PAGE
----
Drug companies are going to produce a drug for any perceived illness. They don’t need a correlation between MetS and cognition to justify making drugs for fat idiots. There already exists metabolically damaged people, there already exists stupid people, there already exists metabolically broken stupid people; of course drugmakers will look for chemical solutions to these problems, that is what they are in business to do. How does one get to the conclusion that this is a population control scheme when one merely notices the correlation between these two factors? That’s just stupid (though not fat).

However, since I am into the whole conspiracy theory stuff, I will bring up one thing that I often notice in studies such as this. Many of the conclusions derived from the dietetics and medical literature is often based upon non-causal ideas. Often, observational studies showing a correlation of factors just aren’t rigorous enough to come to a valid conclusion, yet many in the field try to pass such conclusions off as settled science. I see this all of the time, and it almost always has to do with meat studies undertaken by vegetarian researchers. The study above doesn’t appear to do this to such an extent.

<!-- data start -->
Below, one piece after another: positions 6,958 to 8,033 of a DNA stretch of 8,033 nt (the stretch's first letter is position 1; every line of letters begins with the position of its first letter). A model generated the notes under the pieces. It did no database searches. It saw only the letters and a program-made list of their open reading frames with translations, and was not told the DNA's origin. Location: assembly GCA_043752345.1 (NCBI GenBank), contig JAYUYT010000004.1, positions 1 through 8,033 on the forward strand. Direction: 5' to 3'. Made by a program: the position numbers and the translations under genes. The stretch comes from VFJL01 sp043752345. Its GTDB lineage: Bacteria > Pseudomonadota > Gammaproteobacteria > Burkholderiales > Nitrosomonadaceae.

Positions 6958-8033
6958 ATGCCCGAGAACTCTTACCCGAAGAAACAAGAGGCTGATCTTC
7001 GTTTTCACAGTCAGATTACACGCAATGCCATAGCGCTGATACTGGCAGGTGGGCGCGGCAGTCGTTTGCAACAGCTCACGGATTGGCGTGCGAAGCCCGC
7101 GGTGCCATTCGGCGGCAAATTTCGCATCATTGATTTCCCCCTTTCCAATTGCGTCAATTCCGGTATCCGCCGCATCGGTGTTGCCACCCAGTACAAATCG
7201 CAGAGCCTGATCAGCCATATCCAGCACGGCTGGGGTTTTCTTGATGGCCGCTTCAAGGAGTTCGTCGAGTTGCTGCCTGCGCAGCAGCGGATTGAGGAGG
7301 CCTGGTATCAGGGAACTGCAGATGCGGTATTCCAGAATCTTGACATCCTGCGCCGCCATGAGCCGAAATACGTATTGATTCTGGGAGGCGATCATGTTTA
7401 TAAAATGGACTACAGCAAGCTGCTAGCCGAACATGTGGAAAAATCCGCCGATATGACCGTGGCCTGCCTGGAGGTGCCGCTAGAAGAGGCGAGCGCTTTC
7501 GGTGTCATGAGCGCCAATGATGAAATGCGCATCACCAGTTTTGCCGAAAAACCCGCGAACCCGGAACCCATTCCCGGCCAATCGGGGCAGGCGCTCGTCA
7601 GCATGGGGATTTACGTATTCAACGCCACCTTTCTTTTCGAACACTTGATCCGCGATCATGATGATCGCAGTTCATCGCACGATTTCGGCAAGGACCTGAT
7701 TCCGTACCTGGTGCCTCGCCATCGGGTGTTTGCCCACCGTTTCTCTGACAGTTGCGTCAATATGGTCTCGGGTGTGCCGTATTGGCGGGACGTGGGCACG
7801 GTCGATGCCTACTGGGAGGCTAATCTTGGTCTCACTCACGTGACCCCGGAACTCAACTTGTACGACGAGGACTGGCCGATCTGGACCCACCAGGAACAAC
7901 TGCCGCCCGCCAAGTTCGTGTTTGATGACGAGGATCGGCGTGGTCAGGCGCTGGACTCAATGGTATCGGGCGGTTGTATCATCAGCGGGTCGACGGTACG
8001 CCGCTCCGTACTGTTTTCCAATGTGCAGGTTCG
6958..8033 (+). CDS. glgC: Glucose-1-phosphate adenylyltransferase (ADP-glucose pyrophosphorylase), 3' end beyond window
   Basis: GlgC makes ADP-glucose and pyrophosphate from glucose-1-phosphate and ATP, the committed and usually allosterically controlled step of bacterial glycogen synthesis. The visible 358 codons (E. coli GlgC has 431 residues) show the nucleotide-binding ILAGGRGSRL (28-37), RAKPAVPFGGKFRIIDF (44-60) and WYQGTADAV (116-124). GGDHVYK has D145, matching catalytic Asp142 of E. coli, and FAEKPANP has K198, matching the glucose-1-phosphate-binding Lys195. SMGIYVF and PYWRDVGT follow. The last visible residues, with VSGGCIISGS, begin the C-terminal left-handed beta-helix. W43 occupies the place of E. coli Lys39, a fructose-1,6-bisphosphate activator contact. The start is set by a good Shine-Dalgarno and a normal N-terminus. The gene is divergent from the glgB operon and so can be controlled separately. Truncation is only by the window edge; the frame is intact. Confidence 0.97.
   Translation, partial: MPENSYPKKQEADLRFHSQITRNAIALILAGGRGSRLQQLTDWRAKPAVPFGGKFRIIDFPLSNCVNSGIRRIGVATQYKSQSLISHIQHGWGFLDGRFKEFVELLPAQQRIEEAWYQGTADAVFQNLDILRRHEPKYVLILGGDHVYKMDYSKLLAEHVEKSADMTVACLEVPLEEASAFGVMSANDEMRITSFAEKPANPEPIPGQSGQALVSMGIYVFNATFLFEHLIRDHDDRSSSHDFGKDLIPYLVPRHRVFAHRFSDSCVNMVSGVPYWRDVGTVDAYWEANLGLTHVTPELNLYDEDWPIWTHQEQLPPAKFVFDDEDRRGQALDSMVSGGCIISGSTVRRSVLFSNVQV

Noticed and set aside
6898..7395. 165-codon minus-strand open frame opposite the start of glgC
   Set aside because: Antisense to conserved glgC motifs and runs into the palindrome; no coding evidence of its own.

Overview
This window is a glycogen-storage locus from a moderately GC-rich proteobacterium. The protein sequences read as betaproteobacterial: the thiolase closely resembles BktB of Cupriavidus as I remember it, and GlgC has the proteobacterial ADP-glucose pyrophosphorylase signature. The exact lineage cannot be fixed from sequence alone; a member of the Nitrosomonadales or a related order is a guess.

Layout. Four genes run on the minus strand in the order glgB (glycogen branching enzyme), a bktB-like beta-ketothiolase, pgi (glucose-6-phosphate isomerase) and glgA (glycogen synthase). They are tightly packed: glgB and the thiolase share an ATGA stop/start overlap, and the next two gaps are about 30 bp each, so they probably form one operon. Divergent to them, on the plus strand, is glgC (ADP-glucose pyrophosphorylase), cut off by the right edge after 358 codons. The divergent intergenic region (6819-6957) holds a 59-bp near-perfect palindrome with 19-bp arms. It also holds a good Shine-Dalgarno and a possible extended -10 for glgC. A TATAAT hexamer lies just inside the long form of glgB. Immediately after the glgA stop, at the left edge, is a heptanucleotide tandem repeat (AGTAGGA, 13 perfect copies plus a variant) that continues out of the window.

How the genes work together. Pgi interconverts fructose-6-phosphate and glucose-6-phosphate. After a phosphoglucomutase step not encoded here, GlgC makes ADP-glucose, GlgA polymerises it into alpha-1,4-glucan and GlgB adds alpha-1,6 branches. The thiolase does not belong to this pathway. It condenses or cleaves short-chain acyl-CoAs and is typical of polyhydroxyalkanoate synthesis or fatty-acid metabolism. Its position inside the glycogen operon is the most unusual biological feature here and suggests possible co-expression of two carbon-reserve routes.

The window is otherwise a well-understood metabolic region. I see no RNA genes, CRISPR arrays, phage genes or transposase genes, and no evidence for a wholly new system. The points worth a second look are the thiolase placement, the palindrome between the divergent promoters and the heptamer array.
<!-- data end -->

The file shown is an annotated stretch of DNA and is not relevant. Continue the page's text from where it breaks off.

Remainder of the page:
However, since I love shoddy conclusions based upon correlation, here’s my take: The results of this particular study could very well be due to the fact that a lot of Americans are fat and a lot of Americans are stupid, and that a correlation was ensured by the shear numbers of fat idiots in America. If this is the case, then maybe the researcher’s conclusion is actually entirely wrong, because surely if they are American researchers then some of them will be stupid (and probably really fat). If this is true, then maybe they got it backwards, and it is stupidity that causes MetS in the first place. Therefore, we should only trust this data if the researchers involved are really skinny. I call it ‘The circular-correlation, fat idiot researcher theory’.

Note: I must add that I am of the opinion that stupidity most certainly has an effect on health and health choices.